I’m a minimalist – really ?
I’ve been a practicing Minimalist since 2009 when I started to remove the unnecessary belongings from my life. So you would think then that more than three years later when it came to moving house that there would be hardly anything left to move. How wrong I was, and how upsetting it was to realise how much more I have to do. In honesty I feel a bit of a fraud. Here I am ‘preaching’ about the benefits of Minimalism, when I’m still struggling with my own belongings.
On reflection, I think I may have been a little hard on myself. What’s taken me close to fifty years to gather, will take perhaps a little longer to part with.
Initially I thought of my business partner, who frequently laughs at my supposed minimalism. Should I buy anything, he tries his hardest to trip me up and tell me I’m embedded in the consumerist society we’ve become. Much of this commentary in is jest, but it serves as a great way to challenge my own beliefs. He doesn’t care for my one in, one out rule and frequently reminds me about my recent laptop purchase, failing to take note of its five year life, or the new owner of the old one as it leaves my home.
Secondly I look around my new home, there’s very little in it, there are many bare shelves and cupboards, and those spaces that are occupied are filled with with either the essentials or those items that are of true value to me. I’m delighted with the space and the openness of the rooms.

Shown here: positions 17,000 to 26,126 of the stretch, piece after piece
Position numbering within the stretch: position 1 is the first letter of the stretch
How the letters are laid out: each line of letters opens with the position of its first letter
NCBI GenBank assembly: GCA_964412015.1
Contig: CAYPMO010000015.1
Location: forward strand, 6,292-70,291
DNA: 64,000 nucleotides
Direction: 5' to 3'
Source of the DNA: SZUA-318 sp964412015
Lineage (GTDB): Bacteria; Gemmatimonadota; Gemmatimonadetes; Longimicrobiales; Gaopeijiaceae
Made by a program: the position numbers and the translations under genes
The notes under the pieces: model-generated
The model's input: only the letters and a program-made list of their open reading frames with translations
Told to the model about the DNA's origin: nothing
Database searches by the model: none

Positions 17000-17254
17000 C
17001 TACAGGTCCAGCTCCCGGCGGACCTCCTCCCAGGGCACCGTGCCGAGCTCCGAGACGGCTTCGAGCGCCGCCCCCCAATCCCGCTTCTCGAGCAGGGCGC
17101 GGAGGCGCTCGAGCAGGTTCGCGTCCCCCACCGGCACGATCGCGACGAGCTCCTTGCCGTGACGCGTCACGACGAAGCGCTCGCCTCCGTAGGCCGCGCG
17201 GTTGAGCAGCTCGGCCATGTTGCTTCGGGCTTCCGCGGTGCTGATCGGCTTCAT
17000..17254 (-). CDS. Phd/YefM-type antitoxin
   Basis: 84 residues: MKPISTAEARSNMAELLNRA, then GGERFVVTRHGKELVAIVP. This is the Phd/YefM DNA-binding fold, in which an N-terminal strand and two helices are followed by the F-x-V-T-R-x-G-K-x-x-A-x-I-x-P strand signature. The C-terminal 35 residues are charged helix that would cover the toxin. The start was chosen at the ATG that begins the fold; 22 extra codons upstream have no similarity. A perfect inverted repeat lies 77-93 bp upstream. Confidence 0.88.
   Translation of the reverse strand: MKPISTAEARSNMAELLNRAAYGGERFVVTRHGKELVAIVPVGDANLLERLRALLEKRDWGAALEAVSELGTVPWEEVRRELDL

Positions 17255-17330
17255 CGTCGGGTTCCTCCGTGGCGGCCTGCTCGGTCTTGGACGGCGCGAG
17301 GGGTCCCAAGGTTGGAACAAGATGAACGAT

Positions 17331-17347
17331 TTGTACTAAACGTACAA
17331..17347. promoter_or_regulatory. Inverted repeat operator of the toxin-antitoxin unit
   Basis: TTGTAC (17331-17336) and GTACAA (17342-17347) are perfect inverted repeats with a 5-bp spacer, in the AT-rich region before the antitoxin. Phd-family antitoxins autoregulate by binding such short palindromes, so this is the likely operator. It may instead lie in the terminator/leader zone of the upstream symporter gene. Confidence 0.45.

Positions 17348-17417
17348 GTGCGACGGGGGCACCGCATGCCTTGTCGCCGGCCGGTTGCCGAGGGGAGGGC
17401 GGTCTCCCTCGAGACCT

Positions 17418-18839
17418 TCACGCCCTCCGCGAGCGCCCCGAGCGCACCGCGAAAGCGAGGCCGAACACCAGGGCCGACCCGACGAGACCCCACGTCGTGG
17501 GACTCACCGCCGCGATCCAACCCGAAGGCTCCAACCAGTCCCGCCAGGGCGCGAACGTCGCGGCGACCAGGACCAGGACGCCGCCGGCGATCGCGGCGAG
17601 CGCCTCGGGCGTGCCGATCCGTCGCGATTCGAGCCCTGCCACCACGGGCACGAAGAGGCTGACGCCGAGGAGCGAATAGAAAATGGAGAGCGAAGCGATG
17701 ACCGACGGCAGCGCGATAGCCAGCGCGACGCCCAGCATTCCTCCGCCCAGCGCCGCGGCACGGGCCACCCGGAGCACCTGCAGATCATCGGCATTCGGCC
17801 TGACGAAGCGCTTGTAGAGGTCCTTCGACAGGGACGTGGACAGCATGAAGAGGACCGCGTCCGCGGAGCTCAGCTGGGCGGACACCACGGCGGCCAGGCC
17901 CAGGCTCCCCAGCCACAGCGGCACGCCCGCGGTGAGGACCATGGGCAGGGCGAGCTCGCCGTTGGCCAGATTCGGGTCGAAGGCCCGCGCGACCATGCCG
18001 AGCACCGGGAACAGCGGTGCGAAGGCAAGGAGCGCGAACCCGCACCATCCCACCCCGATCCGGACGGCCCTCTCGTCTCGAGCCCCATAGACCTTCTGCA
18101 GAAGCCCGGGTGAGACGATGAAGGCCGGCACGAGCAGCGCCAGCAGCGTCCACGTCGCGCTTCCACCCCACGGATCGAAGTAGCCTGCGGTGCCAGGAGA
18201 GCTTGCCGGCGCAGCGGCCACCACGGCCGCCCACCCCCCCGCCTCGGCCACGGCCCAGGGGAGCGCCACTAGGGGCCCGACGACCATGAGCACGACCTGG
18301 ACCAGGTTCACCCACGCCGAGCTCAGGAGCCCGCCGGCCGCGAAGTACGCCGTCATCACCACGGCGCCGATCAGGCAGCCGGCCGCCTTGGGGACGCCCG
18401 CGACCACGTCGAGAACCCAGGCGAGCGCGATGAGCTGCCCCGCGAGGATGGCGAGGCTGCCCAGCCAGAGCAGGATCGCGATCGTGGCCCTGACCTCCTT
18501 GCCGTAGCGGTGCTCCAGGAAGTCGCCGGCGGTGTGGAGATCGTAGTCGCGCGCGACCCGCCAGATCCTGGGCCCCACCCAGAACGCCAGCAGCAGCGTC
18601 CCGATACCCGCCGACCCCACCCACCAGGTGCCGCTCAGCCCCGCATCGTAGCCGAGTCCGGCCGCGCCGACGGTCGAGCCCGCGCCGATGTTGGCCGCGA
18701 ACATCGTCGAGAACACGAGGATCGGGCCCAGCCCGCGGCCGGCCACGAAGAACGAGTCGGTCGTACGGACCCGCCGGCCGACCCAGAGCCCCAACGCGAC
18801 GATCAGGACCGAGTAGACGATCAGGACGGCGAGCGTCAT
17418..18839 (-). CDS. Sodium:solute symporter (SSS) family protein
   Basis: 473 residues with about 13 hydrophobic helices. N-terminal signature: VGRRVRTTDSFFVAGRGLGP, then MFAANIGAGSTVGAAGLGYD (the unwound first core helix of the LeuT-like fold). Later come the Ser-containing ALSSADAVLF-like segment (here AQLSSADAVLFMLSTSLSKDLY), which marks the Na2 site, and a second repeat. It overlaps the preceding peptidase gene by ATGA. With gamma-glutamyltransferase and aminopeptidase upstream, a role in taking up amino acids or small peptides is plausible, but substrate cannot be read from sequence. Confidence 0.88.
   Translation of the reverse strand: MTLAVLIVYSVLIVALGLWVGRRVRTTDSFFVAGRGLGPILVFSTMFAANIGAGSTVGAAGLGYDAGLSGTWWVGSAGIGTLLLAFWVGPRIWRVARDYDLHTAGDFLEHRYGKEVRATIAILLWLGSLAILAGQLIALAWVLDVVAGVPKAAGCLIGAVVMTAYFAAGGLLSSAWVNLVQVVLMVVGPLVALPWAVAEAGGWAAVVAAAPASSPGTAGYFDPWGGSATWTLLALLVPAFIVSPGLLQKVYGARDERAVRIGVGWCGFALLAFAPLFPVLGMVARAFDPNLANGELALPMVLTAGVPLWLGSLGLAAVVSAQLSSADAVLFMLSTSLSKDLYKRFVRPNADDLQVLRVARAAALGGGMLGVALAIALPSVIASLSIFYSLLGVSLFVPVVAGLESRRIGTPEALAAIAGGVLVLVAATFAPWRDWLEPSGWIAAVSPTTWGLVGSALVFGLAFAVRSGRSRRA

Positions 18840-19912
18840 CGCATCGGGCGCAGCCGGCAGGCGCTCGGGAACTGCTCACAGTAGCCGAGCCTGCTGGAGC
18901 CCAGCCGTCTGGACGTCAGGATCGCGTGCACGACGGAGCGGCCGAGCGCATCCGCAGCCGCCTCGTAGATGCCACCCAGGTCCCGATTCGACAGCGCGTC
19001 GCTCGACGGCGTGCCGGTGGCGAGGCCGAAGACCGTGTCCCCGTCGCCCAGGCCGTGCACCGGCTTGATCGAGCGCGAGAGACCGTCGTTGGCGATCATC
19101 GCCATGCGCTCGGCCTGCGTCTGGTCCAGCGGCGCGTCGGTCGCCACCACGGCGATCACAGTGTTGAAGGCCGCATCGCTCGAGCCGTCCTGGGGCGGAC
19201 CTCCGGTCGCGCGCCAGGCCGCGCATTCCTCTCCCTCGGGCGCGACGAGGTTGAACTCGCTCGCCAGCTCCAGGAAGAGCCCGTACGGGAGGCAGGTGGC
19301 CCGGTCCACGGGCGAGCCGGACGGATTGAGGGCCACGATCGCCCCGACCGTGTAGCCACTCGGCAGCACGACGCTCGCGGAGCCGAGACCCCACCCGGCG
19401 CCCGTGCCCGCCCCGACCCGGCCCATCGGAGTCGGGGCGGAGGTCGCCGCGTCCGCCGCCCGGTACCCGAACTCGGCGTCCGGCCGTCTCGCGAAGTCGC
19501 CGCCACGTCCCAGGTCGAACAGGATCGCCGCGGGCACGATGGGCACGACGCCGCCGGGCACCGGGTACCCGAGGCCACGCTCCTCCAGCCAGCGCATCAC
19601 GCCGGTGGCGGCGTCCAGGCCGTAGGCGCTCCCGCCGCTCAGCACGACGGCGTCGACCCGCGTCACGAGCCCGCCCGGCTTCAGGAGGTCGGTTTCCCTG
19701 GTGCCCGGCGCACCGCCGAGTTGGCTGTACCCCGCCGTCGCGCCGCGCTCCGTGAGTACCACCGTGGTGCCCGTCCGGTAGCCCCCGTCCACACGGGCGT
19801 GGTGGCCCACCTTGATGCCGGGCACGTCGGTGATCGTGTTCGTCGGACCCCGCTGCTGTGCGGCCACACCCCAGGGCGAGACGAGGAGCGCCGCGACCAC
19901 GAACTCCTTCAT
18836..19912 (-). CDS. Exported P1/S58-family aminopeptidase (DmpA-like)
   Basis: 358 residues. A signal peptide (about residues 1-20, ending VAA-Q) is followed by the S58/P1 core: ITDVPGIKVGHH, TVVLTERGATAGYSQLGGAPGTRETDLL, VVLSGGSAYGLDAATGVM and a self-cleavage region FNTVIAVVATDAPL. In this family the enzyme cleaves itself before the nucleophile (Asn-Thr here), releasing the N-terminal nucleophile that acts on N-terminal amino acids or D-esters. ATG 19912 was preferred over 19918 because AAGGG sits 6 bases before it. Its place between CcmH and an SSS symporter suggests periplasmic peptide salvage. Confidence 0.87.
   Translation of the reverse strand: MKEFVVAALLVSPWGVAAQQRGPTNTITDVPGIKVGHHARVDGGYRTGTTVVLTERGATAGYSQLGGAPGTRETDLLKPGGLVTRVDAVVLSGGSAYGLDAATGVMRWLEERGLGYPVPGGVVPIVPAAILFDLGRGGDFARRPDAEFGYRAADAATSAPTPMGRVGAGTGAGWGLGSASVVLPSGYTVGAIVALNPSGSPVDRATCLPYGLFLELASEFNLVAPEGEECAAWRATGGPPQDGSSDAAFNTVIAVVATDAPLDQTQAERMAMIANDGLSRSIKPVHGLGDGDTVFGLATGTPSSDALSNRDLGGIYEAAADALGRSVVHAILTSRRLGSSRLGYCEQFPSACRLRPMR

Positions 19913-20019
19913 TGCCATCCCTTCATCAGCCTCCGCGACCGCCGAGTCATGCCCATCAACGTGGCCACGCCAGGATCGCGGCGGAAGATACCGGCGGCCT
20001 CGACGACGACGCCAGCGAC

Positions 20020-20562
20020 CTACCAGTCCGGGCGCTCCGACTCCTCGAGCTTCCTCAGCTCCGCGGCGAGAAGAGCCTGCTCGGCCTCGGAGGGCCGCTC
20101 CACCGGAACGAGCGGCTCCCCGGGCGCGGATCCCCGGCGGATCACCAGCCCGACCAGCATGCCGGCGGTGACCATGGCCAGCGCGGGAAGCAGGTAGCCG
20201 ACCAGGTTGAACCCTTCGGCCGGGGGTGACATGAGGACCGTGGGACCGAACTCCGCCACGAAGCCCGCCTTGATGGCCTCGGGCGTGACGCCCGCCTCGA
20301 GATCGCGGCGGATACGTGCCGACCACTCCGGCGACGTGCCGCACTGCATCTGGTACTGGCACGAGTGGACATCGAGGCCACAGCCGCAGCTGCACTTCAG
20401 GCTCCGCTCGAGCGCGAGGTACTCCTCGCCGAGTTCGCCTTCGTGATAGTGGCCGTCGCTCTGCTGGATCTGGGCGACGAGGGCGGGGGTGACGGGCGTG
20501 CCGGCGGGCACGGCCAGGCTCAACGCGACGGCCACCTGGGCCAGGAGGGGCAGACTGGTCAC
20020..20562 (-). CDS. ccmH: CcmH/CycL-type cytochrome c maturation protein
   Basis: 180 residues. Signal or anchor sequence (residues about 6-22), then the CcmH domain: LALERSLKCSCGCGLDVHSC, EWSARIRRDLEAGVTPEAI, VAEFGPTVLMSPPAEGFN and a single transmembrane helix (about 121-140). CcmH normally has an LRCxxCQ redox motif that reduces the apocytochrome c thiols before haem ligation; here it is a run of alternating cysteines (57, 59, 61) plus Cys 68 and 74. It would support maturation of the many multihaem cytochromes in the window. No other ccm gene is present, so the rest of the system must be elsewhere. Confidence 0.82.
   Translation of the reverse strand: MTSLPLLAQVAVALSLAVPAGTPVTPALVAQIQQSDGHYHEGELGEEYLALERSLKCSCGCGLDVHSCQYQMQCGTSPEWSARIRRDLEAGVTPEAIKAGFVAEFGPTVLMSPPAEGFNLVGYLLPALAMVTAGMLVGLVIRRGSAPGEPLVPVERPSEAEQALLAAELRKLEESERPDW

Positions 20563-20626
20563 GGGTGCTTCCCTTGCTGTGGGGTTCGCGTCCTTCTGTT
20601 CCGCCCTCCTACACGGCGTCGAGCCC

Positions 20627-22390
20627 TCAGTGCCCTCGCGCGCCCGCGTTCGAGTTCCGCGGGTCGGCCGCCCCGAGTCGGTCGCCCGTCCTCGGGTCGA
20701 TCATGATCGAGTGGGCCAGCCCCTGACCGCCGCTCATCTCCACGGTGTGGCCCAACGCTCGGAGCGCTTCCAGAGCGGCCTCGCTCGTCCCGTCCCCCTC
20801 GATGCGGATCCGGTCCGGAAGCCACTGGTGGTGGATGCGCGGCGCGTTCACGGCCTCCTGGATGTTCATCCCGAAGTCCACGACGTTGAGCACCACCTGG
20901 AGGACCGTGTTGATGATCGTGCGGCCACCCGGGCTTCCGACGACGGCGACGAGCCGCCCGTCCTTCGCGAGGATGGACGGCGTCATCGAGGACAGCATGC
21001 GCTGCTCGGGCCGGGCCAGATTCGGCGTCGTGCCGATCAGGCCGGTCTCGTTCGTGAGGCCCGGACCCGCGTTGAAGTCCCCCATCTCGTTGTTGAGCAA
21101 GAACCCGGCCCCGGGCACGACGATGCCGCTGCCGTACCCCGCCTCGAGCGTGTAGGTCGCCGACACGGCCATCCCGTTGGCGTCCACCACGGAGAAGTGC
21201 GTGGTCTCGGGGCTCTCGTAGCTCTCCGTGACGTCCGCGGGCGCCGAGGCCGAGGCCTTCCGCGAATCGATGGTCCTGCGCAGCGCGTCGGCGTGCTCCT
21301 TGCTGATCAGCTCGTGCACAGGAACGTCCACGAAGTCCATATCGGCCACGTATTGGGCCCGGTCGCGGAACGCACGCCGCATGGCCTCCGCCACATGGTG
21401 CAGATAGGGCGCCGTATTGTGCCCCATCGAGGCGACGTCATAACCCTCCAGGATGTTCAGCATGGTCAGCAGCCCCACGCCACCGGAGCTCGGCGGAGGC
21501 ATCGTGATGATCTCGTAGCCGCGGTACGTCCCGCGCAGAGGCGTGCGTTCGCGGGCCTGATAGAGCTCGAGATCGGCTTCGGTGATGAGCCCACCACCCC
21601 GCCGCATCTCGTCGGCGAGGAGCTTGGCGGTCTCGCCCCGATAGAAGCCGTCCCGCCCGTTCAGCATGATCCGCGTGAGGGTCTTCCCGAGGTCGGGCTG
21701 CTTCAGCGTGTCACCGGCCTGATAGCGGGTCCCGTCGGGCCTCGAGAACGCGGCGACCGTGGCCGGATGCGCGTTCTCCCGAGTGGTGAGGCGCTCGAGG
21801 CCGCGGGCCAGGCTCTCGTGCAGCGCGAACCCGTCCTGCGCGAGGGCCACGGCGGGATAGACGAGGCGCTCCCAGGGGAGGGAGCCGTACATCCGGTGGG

But there is one room where everything else went. Its not the things that are used daily, rather those are used infrequently. Two winter coats, the laminator I use for business sometimes, a few extra T-shirts, some framed pictures, the sleeping bags the children use.
They aren’t things I should beat myself up about, each is used, but rarely. There’s nothing there that is never used.
My default thinking is to just get rid of everything, but I thought in this case I’d use it as an exercise in discovering yet another facet of adopting minimalism. I wonder how others have addressed this. If I get rid of everything what happens when I need it in the future, almost all of the items are of value so buying them and then selling them again makes no financial sense. I may as well keep them and save the cash I’d have to spend buying them again. They aren’t the things you can rent.
Instead I’m going to leave them a short while, them revisit them with fresh eyes and tell you what I’ve done.
If you have comments or suggestions on the destiny of these belongings please comment below.
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